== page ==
image image

United States

Serena Williams will be back to defend Australian Open title, says tournament chief

Tournament officials say the American plans on playing January tournament despite giving birth to her daughter in September

PUBLISHED : Tuesday, 10 October, 2017, 12:13pm
UPDATED : Wednesday, 11 October, 2017, 10:59am

Australian Open officials are hopeful Serena Williams will make her competitive comeback to tennis next January to defend the title at Melbourne Park.

At a news conference on Tuesday called to announce an increase in prize money for the year’s first major, tournament director Craig Tiley said Williams was planning on playing the January 15-28 Australian Open.

Williams was pregnant last January when she beat her sister Venus in the final. Serena gave birth to a daughter, Alexis Olympia Ohanian Jnr, on September 1 and has previously said she plans to return to playing in 2018.

If that is in Melbourne, she will be competing for more money.

The tournament’s overall prize pool will increase to A$55 million (HK$334 million), and the men’s and women’s singles champions will earn A$4 million (US$24.3 million), an increase of 20 per cent.

Tiley said Williams was back in training to defend her title.

“Serena will be back,” Tiley was quoted as saying. “We look forward to welcoming her and again go on that journey of breaking the all-time record for the most number of grand slams.”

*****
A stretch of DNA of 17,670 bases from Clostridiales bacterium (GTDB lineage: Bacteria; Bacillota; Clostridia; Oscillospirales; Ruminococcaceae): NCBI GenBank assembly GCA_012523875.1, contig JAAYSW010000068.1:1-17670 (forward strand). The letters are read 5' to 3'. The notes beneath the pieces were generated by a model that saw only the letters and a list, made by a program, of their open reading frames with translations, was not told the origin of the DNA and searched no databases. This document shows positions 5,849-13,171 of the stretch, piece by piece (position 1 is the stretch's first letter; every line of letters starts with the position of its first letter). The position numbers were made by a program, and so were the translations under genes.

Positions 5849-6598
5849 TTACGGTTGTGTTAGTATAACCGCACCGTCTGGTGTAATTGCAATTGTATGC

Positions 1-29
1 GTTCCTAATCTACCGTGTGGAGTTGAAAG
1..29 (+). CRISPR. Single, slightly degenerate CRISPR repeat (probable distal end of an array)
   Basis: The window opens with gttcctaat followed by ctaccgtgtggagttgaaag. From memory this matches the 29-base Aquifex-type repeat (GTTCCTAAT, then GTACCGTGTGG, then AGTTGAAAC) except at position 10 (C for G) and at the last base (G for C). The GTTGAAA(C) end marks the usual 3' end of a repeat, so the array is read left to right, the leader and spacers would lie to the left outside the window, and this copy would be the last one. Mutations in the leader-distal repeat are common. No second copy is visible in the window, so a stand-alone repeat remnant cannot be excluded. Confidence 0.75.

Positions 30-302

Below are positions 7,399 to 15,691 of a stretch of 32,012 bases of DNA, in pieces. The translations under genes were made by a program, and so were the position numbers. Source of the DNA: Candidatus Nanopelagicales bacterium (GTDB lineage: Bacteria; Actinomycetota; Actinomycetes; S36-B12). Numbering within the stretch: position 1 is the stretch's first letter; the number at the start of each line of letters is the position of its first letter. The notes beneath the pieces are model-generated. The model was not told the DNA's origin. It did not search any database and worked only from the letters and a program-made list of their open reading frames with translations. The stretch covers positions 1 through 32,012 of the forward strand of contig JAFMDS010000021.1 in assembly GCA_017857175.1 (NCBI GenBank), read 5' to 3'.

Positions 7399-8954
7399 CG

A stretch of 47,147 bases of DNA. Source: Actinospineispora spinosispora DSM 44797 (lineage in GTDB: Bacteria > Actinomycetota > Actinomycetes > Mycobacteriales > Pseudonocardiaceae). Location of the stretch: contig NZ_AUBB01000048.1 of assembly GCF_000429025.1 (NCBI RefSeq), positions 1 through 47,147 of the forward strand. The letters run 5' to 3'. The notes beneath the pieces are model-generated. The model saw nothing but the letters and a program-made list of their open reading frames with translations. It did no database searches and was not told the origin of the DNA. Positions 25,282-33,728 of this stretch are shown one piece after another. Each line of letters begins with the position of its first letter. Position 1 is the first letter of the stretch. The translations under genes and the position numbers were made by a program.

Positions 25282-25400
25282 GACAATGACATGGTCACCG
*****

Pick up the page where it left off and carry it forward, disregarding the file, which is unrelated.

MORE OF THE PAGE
Williams has won 23 grand slam singles titles, one more than Steffi Graf for the Open-era record. Australian Margaret Court is the all-time leader with 24.

In the men’s field, Tiley confirmed six-time winner Novak Djokovic and fellow former world No 1 Andy Murray, who have both had injuries this year, would play in Melbourne along with Roger Federer and Rafael Nadal, who contested a classic final in January.

“I’ve been in contact with all the top players and am pleased to announce we’ll have the full top 100 men and women returning to the Australian Open,” Tiley said.

The women’s singles trophy will be presented by Billie Jean King, 50 years after she won her first Australian Open title.